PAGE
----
Electric guitars produce sound not because the instrument's vibration results in acoustic radiation, but because the vibration of
the strings is converted to an electrical signal which is amplified and sent to a loudspeaker. The transducers which convert the
string vibration to electrical signals in most electric guitars are magnetic pickups which measure the string velocity according to
Faraday's Law of electromagnetic induction. While magnetic pickups are the norm, there are other methods of detecting the string
motion. Optical pickups use a small beam of infrared light to detect the position of the string and thus measure the string's
displacement as a function of time. Piezoelectric pickups in the bridge of the guitar measure the force the strings exert on the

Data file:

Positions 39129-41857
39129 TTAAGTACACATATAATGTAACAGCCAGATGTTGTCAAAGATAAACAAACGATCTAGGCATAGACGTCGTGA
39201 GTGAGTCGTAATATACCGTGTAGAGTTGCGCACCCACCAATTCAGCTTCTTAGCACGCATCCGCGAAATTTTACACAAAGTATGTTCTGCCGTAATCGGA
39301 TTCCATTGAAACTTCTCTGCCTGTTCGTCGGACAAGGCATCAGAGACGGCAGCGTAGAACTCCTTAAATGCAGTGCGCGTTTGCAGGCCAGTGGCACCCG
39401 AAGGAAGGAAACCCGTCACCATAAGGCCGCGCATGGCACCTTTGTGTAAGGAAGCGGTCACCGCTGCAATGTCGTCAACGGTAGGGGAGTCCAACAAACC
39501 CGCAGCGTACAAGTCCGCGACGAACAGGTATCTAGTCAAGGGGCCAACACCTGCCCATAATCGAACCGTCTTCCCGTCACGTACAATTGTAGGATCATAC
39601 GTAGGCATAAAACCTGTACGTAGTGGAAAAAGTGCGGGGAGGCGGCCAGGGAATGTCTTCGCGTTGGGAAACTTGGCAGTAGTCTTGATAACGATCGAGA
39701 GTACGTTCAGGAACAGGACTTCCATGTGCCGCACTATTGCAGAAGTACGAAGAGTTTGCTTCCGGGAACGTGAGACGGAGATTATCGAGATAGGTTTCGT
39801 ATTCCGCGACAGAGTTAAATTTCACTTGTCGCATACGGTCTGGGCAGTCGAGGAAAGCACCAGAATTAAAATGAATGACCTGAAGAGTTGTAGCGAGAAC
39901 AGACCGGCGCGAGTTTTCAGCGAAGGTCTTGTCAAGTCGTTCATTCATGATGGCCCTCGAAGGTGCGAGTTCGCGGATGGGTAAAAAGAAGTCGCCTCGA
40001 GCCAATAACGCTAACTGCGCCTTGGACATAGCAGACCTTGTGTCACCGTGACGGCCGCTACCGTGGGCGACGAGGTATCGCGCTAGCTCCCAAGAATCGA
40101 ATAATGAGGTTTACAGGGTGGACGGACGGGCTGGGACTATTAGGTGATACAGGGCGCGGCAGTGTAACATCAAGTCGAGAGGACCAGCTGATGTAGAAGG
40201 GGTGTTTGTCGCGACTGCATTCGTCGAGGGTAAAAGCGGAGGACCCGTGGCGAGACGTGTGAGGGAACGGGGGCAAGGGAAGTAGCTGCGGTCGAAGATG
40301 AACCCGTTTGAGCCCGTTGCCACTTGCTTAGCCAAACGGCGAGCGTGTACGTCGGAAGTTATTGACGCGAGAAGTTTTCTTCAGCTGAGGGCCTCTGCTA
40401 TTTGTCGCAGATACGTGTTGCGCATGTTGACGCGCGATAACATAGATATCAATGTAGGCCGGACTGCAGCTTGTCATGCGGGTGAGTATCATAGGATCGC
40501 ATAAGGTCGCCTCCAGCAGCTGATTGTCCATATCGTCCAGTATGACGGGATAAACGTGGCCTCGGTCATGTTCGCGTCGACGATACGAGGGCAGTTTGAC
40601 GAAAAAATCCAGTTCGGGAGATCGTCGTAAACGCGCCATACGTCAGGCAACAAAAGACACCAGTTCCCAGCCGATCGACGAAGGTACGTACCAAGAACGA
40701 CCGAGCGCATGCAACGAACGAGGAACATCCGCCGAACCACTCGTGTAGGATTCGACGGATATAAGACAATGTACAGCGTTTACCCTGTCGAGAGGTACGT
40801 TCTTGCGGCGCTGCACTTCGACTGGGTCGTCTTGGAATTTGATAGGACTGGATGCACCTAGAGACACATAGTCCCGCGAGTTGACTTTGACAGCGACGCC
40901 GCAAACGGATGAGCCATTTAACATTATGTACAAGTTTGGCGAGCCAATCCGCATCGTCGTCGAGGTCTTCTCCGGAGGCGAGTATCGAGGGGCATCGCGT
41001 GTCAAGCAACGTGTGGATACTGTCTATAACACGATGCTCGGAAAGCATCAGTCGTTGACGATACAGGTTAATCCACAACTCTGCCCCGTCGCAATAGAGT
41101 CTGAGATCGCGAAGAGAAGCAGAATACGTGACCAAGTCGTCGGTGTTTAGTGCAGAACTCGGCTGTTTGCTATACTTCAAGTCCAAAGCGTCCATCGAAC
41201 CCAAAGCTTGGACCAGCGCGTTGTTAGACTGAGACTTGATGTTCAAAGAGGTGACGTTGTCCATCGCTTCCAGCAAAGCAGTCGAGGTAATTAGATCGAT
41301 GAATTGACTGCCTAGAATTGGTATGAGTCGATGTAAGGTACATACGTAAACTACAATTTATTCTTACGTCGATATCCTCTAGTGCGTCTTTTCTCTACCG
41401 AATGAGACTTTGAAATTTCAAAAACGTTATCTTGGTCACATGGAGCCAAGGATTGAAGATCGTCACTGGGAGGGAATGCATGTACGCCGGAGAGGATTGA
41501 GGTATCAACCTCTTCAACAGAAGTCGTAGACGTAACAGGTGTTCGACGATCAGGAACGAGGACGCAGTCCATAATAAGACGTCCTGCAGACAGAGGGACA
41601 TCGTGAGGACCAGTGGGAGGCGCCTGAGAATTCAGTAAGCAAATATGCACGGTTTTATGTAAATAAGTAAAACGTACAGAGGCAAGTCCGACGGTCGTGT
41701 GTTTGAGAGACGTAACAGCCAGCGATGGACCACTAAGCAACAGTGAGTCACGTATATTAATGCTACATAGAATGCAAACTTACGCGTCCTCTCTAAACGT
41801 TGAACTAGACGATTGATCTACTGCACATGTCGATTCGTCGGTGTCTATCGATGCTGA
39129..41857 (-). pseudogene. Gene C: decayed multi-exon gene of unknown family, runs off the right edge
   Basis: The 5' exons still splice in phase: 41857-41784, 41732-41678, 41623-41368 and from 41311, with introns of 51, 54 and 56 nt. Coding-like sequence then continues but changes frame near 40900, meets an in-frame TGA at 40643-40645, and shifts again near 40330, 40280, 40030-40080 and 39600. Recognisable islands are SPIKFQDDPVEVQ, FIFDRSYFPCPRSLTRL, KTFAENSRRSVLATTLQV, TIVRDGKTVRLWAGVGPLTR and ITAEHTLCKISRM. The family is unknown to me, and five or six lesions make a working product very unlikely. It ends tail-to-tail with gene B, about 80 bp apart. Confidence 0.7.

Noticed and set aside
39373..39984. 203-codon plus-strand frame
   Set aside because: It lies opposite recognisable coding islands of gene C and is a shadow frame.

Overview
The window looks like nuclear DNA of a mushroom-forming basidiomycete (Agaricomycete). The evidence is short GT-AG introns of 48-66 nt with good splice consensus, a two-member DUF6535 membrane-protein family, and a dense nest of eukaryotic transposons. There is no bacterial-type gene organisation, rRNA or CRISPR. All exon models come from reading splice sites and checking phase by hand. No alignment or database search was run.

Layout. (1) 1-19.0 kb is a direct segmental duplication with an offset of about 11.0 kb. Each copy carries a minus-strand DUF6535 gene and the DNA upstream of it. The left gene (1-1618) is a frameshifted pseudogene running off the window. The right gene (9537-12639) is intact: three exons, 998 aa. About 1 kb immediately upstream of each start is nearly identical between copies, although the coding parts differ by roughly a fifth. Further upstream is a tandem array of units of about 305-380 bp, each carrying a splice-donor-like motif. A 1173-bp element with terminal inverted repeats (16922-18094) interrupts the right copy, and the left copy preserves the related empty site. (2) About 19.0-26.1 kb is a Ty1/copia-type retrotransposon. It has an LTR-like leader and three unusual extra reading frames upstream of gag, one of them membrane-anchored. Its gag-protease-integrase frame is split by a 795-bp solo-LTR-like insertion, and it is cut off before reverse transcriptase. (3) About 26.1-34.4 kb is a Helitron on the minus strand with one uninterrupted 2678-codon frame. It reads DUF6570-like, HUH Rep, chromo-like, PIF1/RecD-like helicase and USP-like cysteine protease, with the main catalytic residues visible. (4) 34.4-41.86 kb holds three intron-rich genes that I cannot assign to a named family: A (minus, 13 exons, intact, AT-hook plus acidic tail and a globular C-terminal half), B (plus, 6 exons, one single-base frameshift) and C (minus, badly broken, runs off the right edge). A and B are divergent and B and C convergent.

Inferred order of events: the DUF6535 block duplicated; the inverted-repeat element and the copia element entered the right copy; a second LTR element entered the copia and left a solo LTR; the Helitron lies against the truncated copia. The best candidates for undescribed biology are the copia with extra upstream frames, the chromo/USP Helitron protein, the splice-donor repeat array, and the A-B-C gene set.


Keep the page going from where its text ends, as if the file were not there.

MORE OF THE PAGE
bridge. This research project is investigating the differences in the signals measured by each of these three pickups
(magnetic=velocity, optical=displacement, piezoelectric=force) with application to the uses of different types of pickups and differences
in the sound quality they produce. Since the time signals are very different, the frequency content is also noticeably distinct
for the various pickups.
Comparing the time signals obtained by using an optical pickup (top); magnetic pickup (middle);
and piezoelectric force pickup (bottom).